Slight cold?

Discussion in 'Emergencies / Diseases / Injuries and Cures' started by cochunk, Dec 4, 2011.

  1. cochunk

    cochunk Chillin' With My Peeps

    Nov 13, 2011
    we live up north in Oregon, the temperature has been in the 30's lately and our 6 outdoor chickens always free range since they are cold hearty . I noticed today that they are getting runny nostrils. is there something I should do to help them.
  2. Chicken_Pauper

    Chicken_Pauper Chillin' With My Peeps

    Mar 8, 2011
    Southern California
    Hi... I think that more info is needed to get good responses. How old are they? And, while they free range -- I assume they have a coop in which to roost at night? Someplace to be out of the weather, sheltered from the wind and rain?

    You can use the Search here on BYC for "runny nose" or "nasal discharge" and see what you come up with... if it is a small amount and clear... maybe just keep an eye on it and see if it goes away -- was a one time thing? Watch all of them for other symptoms. Are they laying eggs? Molting? What do you feed them?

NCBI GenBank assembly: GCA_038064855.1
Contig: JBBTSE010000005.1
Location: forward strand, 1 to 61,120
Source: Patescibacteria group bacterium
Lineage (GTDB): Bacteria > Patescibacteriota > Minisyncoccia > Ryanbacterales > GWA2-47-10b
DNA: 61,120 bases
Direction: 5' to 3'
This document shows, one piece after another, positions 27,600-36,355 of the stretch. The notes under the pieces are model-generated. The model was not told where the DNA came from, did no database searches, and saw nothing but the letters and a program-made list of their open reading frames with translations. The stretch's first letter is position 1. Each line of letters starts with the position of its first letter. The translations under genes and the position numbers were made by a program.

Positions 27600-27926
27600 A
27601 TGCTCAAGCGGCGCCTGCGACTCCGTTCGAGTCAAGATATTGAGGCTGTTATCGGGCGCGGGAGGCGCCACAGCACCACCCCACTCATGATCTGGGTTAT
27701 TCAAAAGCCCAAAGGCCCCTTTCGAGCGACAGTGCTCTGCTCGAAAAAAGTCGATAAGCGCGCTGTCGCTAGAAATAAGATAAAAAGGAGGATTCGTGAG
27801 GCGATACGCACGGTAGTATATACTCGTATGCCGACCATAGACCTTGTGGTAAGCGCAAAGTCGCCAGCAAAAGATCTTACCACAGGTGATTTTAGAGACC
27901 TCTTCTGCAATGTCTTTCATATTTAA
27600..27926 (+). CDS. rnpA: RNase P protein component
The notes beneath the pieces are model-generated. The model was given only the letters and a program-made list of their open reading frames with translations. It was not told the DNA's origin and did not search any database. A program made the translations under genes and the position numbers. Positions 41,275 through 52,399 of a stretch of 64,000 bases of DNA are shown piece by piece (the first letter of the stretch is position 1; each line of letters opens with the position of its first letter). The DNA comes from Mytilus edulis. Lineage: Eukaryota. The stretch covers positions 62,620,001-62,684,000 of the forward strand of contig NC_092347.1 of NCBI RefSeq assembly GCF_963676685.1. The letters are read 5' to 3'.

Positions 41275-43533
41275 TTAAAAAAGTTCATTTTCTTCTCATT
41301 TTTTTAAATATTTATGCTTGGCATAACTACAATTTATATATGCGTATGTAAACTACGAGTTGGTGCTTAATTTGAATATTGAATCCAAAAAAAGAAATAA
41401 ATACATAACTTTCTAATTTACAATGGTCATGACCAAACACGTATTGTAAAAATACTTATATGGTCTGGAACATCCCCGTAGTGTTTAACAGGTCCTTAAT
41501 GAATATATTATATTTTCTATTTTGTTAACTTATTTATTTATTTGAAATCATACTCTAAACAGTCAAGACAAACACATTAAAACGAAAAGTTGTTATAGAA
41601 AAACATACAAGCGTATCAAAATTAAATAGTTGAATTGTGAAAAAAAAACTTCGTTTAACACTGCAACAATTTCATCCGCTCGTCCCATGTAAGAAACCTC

Depending on their age... all chickens get worms, and free range chickens are most prone to worms... Have you ever wormed them? Not that a mild runny nose with no other symptoms means worms or anything else... but... consider worming them if you haven't (if they are adult, full grown or over six or seven months old). You can Search here on BYC for "worming with Valbazen".... "worming".. "Valbazen dosages"... "giving oral medications".. "Tapeworms"... "egg withdrawal with Valbazen".. etc.. note info from dawg53... good info from him on worming, dosages, etc.

    Good luck.
  3. speckledhen

    speckledhen Intentional Solitude Premium Member

    Actually, worms would have nothing to do with a nasal discharge. And, though it seems counter-intuitive, penned birds are more likely than free range birds to get a heavy worm load. Free range birds eat natural wormers while out on range so need worming less often than birds penned 24/7 (or maybe even never).

    Do NOT give antibiotics. A slight clear discharge may be nothing more than ammonia build up in the litter. Check down at their level and make sure they have good ventilation up high, even on the coldest days. If it's actual snot you mean, that is a respiratory illness that is more serious.

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